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What the weeklies said 11 November 2018

rfi English, Nov 11

On the 100th anniversary of the end of the First World War some of the weeklies give it the coverage it deserves. Others opt for celebrity tittle tattle. Or, believe it or not, arguments at the dinner table.

When the guns fell silent at the 11th hour of the 11th month 100 years ago, what we now refer to as the First World War had left 16.5 million dead and 20 million wounded. Of these, 5.5 million were French; including 1.4 million men who died, 10 percent of the male working population, only Russia and Germany suffered more casualties.

As anniversaries go, the 11th is something special. It seems reasonable to expect that the weeklies give it the attention it deserves. In the event, some do, some do not.

Le Point is alone in giving over its entire cover to the war. The first of its 19 page report declares “As we mark the centenary of the armistice and as Europe is prey to new tensions, the Great War still has much to teach us.”

Le Point says it's difficult to resist the invitation to travel in the past to understand what did not happen, that's to say peace. 1914 offers the perfect case of a cataclysm which, as one historian put it, "was far from inevitable, at least until it broke out."

The paper reminds readers that, after Sunday’s armistice ceremonies, some 60 heads of state will attend the inaugural Paris Peace Forum to imagine "a new organisation of the world". Almost a century after the opening of the Peace Conference in Paris in January 1919, the themes reflect a broader vision of peace, it says, spilling over to the environment, sustainable development and inclusive economy.

After the magazine went to press it emerged that US President Donald Trump will not attend the forum. Make of that what you will.

An abyss in the history of France and Europe

Marianne’s top story is about Lactalis, the second largest food products enterprise in France and one of the world's largest dairy groups, which had to recall 12 million tins of baby milk because of salmonella contamination. Marianne calls it "a French scandal" and offers fresh revelations about tax avoidance, the concealment of positive tests for other bacteria and ruined farmers.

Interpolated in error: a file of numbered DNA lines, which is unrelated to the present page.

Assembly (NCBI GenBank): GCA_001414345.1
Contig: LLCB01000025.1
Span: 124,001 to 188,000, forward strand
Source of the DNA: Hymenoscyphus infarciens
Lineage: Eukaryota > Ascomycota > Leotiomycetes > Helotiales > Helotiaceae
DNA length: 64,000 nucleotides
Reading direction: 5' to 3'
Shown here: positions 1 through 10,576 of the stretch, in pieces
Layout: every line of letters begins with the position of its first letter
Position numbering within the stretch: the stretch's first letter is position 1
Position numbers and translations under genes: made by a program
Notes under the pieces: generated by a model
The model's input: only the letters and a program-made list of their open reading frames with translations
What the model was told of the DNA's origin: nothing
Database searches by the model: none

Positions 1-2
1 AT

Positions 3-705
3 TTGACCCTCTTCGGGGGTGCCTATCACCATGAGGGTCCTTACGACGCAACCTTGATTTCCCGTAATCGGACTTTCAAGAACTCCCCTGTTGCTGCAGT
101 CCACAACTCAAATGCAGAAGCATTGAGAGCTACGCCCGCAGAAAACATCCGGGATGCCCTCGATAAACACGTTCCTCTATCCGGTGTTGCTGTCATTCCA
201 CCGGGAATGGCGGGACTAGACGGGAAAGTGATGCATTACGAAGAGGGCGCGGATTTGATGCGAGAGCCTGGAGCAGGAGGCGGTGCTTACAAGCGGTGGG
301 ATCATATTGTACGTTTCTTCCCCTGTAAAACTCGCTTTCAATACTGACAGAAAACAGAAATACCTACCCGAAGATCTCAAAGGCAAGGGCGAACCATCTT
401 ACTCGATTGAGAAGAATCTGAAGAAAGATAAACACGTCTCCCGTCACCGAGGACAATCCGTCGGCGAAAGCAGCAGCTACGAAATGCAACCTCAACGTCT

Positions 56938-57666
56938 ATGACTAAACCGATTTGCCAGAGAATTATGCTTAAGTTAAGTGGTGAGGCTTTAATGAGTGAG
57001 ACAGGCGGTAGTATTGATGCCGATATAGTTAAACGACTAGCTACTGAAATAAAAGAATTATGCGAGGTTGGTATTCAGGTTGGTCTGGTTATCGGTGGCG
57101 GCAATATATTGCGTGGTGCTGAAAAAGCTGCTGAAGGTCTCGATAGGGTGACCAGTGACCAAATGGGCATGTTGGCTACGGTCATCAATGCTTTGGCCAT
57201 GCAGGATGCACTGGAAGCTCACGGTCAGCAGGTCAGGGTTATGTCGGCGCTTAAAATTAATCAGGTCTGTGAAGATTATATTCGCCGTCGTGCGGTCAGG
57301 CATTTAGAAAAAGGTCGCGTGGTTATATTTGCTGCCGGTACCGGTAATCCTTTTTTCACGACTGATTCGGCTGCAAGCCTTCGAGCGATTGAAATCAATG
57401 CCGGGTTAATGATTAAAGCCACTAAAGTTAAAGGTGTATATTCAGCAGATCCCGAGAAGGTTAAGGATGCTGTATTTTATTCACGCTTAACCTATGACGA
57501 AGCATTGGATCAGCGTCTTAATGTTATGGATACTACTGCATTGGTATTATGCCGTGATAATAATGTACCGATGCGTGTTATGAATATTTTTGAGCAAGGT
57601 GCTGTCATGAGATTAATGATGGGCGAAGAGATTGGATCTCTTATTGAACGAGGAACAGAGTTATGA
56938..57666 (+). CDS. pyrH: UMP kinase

Given that there’s a new scandal almost every week here in France, the latest is the alleged racial profiling of wannabe young footballers by Paris Saint Germain, we don't need to revisit baby milk.

The mag does find space on its cover for World War One and runs 20 pages inside, beginning with columnist Natacha Polony who wonders whether “A century later, are we able to understand, we who have so much trouble thinking about the concept of sacrifice, what pushed these men to accept the supreme horror? In our eyes, they are only victims. . . . Yet we must free them from clichés . . . It is more than ever necessary to look in the face of what was the Great War, and to understand that it has dug an abyss in the history of France and Europe.”

She argues that it is not only men who died between 1914 and 1918, it is a bit of European civilisation; the unshakable faith in progress nourished since the Renaissance. All the scientific capabilities developed served to organise the largest butcher's shop in the history of mankind, Polony says.

She asks whether Europe and France can turn the page of the Great War? Can they renew the thread of humanism and the Enlightenment, re-defining progress to give hope to a calmer humanity? Answers on a postcard please.

Marianne rounds off its coverage with a piece on what it calls "the literature of the front,” noting that the conflict doesn’t cease to inspire writers.

It delivers examples from across one hundred years, including this from Louis-Ferdinand Céline’s 1932 novel Voyage to the end of the night : “At the moment the world has turned upside down and it is crazy to ask why you are murderer, it becomes obvious that one goes crazy at little cost."

So much for the Great War say L'Obs - here's the latest on Johnny

What were L’Ob’s editors thinking when they opted for a cover story headlined “Johnny – family secrets, tax arrangements, hidden homes…” That’s Johnny Hallyday, the late rock star. Johnny was popular in France, for reasons known only to the French, but it's a story more suited to a celebrity scandal sheet than a serious news magazine.

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